Fifth District candidates forum
Fifth District candidates (at table, from left) Theresa Bond, Christopher Bradford, Tom Decker and Monica Martinez answer questions from the audience while making their pitch for the supervisor position during the Feb. 7 forum at the Highlands Park Senior Center in Ben Lomond. (Drew Penner/Press Banner)

The most powerful moment during the Fifth District candidates forum Feb. 7 at the Highlands Park Senior Center in Ben Lomond had nothing to do with the four people on stage vying to replace outgoing Supervisor Bruce McPherson.

At 7:11pm, after over an hour in the dark—a lingering effect of weekend storms—the lights came back on.

“I was just going to talk about PG&E,” said Monica Martinez, as cheers erupted from the packed house. “I’m like, ‘How do I look in the light? I was looking really good in the dark.’”

Martinez, the CEO of nonprofit Encompass Community Services, along with her opponents, Los Gatos-Saratoga Union School Board Trustee Theresa Bond; Christopher Bradford, a software business owner; and Tom Decker, a homebuilder; had been making do just fine under the battery-powered Christmas lighting and with the PA system powered by a generator.

But the need to elect an official that will be able to put the spotlight on mountain issues most effectively wasn’t lost on anyone in the room.

And that started right from the top of the event, which started with a moment of silence for Robert Brainard III, who was killed three days earlier when a tree fell on a home in Boulder Creek. After an escape plan was outlined (attendees were told they’d have to leave on foot because the driveway is too skinny to accommodate emergency responders and evacuees), candidates made their opening statements.

“I live on the summit,” said Bond, explaining how she faces Santa Cruz Mountain challenges daily, while positioning herself as an elected official representing the percentage of Santa Cruz County residents who fall within Santa Clara County school district boundaries. “I live on a one-land private road…We’re heating our house with wood.”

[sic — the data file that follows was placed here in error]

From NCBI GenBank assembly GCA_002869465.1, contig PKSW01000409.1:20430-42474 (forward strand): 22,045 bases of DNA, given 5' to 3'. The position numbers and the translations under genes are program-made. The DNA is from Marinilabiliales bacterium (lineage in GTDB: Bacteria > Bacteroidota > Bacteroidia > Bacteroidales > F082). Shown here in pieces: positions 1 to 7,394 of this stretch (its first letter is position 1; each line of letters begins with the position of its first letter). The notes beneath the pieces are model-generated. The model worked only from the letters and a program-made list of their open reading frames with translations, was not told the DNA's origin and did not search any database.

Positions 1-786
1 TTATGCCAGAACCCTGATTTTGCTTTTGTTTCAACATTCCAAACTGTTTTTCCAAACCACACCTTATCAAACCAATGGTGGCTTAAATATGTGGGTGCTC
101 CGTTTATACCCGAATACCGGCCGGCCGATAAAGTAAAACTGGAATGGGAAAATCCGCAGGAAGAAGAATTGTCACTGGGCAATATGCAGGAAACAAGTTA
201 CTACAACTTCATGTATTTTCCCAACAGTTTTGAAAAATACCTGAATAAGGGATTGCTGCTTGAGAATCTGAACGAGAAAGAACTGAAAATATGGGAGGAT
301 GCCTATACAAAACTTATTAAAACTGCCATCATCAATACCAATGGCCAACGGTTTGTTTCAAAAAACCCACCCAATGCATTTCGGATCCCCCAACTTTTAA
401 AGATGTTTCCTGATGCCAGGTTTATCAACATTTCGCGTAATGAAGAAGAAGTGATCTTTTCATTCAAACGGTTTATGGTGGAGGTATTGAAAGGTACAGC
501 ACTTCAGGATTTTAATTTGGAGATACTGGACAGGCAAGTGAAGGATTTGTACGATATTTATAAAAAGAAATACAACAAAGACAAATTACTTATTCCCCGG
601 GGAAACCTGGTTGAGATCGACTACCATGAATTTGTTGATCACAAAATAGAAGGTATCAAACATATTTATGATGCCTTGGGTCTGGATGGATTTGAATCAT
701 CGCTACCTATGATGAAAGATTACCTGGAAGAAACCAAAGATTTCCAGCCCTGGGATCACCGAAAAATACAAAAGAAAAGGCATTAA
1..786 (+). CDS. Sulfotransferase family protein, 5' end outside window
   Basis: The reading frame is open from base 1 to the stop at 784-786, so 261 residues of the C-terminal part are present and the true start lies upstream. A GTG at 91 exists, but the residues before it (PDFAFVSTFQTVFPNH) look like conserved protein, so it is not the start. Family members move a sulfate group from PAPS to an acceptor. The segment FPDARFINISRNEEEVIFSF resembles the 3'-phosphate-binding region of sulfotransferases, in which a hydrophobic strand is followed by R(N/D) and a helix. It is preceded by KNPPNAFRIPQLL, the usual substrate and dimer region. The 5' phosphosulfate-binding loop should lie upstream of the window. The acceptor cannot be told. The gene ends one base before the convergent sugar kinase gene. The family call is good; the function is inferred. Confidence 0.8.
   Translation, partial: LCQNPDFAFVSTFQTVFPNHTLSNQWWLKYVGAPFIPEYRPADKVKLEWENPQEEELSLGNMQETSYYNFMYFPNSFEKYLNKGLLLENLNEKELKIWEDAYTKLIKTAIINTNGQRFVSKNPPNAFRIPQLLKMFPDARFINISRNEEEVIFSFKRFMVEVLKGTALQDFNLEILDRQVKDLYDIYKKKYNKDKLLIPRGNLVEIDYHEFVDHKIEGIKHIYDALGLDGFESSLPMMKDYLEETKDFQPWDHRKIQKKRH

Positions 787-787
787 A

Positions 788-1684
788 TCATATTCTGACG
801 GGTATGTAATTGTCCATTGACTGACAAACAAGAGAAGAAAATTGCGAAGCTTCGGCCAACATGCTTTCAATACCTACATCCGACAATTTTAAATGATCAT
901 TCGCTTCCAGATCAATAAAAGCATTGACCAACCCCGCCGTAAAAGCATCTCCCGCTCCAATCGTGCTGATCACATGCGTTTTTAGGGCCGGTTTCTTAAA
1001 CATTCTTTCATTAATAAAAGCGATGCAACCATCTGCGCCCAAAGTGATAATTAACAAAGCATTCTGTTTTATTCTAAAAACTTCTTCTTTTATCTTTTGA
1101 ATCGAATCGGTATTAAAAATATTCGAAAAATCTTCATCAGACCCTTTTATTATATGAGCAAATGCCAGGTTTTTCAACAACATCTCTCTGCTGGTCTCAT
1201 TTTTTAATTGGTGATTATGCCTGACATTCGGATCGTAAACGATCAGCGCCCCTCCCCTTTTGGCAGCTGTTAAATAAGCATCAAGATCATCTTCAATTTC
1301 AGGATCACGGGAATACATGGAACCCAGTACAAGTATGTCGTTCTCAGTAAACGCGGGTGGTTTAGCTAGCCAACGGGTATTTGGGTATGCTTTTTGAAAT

Bradford’s story, about losing his home in the 2020 CZU Lightning Complex Fire, clearly resonated across the hall.

“If you’re ready for change…I’m ready to represent you,” he said, noting he had to flush his toilet with creek water the previous day due to infrastructure headaches in the Valley. “I’m not here to tell you what you want to hear. I’m here to tell you what we can accomplish together as a community.”

Decker presented himself as the no-nonsense candidate who scoffs at ineffective government agencies. He said his homebuilding company shunned development opportunities in Santa Cruz County for years because of how much red tape there is here.

But after the 2020 fire, Decker said his business shifted focus to the local region to help the San Lorenzo Valley recover from the disaster. It’s been extremely difficult to succeed, he said.

“We’d like to change things,” he added.

“Amen,” said someone in the audience.

Martinez said she’s been a career public servant and manages a large budget to make life better for vulnerable residents.

“Our district deserves more,” she said.

Moderator Dinah Sapia began pitching questions from the audience for the prospective supervisors to field, starting with asking Bradford how he’d work collaboratively on divisive issues.

“I think it’s incredibly important to remember that we’re all in the same ship,” he said. “We have a ton of things that are in common.”

In his response, Decker quoted Ronald Regan and said it’s better to get along than to fight.

“We’re cold because we don’t have any heat,” he said. “We’re all mad at PG&E (and the County). We all have that in common.”